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Drinking with the Devil Dick, by Tommy Southard

Posted in Columns on May 18th, 2015 by H.P. Taskmaster

It’s been almost exactly three years since guitarist Tommy Southard of SolaceThe Disease ConceptSocial Decay, etc., last turned in a Drinking with the Devil Dick beer column, but hey, I’ve got an open door policy and a permanent soft spot for Tommy, so it’s not like when he hit me up and said he wanted to do one I was about to say no. Would never happen. This time around, he hits up Tired Hands and Weyerbacher Brewing near his home outside Philadelphia, and samples a variety of fare, including candied bacon and a beer called “Stoner Witch.”

Solace have a reunion gig booked for this fall at the Vultures of Volume II fest. More info on that to come. In the meantime, enjoy:

i see darkness imperial honey porter on cask with local rasberries

11179977_10206261615597564_3977048150518709014_nWell hello there Obelisk-ers,

It’s been a long time!

Devil Dick here to talk about my current favorite place on Earth to drink beer!

A few years ago a brewery opened up not to far away from where we live in Ardmore, PA. We were intrigued but did not visit right away because I remember my wife “Yelped” it and people were talking about the food portions being small. And my second fave thing after drinking beer is eating, so we passed. I remember telling her I didn’t want to leave being hungry. So it took a while before we took a chance and ventured in. Man, I wish we were there the day they opened because the beers were AMAZING.

The place is called “Tired Hands” and they’ve have become something of a sensation across the triple beers with candied bacon and pannini -1400country. Beer nerds all over salivate to get one of their limited bottle releases in their hands.

The beers are fresh, different and never disappointing. It didn’t take long before the small place that was pumping out 1,000 barrels per year was unable to keep up in production. The once-easy-to-get-a-spot-at bar was full to capacity almost all the time. Fast forward a few years and they opened up a new and much bigger spot called “Fermentaria” just a few blocks away. This larger facility has the capability to bring beer to the Pennsylvania masses, 10,000 barrels per year. The beer has now become available at other bars around the city of Philadelphia. Pretty awesome stuff!

Jean Broillet IV and his wife Julie Foster are locals who have created an instant Mecca for beer nerds in ‘burbs of Philadelphia.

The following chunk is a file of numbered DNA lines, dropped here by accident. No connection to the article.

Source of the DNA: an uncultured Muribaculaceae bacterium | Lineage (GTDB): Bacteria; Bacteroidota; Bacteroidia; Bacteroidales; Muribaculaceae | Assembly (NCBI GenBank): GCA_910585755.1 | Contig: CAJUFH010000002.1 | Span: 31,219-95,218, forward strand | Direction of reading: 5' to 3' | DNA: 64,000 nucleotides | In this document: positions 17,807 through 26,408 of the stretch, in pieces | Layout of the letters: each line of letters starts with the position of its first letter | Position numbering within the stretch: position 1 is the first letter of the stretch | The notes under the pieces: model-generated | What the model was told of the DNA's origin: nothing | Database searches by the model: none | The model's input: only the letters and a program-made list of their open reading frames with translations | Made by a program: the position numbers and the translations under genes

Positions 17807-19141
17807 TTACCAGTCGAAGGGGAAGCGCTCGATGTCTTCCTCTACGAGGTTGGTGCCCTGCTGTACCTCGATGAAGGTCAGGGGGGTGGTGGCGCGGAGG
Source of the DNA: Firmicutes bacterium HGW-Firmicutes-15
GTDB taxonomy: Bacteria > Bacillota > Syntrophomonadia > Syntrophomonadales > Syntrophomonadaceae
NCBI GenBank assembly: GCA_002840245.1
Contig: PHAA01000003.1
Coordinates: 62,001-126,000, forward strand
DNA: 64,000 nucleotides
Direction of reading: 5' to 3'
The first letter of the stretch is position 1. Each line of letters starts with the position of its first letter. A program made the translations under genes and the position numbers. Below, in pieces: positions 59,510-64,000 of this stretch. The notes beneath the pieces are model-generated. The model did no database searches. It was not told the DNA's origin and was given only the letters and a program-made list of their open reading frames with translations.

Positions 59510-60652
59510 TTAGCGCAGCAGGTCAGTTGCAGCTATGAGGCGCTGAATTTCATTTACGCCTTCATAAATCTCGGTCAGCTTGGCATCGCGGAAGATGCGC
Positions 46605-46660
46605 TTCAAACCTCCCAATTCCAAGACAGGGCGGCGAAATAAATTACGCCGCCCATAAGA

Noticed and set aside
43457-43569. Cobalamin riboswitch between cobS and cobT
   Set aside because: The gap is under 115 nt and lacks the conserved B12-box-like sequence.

He is mad scientist of brewing, making kooky and delicious beers using interesting ingredients of all kinds. He started out learning the brew trade at Weyerbacher Brewing Company in Easton Pennsylvania. Jean’s main brewing focus is farmhouse ales. The brewery has brewed so many different beers that I can’t even keep track of them all. Lucky for me, a while back I started saving my growler tags so I remember the beers I had! IStoner Witch really should keep a notebook but then I’d become one of those beer geeks, heh…

Jean along with his staff are also some really cool and interesting people, who all dig music. We have often talked with them about music heavy metal and punk rock or Orange Goblin or Venom… And don’t be surprised if you walk in the place and they are jamming The Misfits or Slayer on the sound system. My kind of place! Jean has even brewed beer with some musicians like Dave Witte of Municipal Waste who is not onlyan amazing drummer but also way into beer. Made a beer in honor of the bands Baroness and Pallbearer. Named one of the beers “Stoner Witch” in homage to the Melvins.

There was beer named “Screeching Loud Thrashing Death Metal Offensive Song” which was named after a comment a lady posted that on Yelp: “Great beer, decent food, really quaint, welcoming space. But the music positively ruined this place for me…. SCREECHING LOUD THRASHING DEATH-METAL OFFENSIVE SONG THAT SETS YOUR TEETH ON EDGE & FILLS YOU WITH MURDEROUS RAGE, The wife with a pea and carrot salad at Fermentaria-1400instantly rendering conversation impossible.”

Hey, not everyone loves Slayer — their loss! They often have the Mike Lorenz Quartet playing on weeknights or at monthly bottle releases. They do killer jazz versions of Sabbath tunes.

The food at “The Brew Café”: Don’t expect typical “bar” food. You won’t get greasy burgers and fries. You can get fresh bread made on the spot, local cheeses, Panini sandwiches and killer salads but by all means GET THE CANDIED BACON!

The new Fermentaria has full kitchen with killer tacos!!!

Oh yeah, and Jean does all the artwork for the place as well. Talented guy, that Jean is.candied bacon bread and cheese plate-1400

Great beer, great food, great music and good people, it’s a win, win, win, win.

I can’t do the place justice with my words. So take a peak their website and Facebook page and check out what they are up to. And if you are in the Philly area do yourself a favor and stop in. Tell them Devil Dick sent you! You won’t be sorry.

Tired Hands Brewing website

Tired Hands on Thee Facebooks

Weyerbacher website

Weyerbacher on Thee Facebooks

Solace on Thee Facebooks 

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Spine of Overkill, by Woody High

Posted in Columns on October 13th, 2014 by H.P. Taskmaster

Woody is right. It’s been a minute since the last time there was a Spine of Overkill column featured here, but truth be told, his stint has lasted much longer than any of the other contributors in that little experiment, and since his stories are so cool, I’m happy to post them whenever he wants to send them over. Once every six months? Fine. Not like I’m working on a schedule. I’ll take what I can get.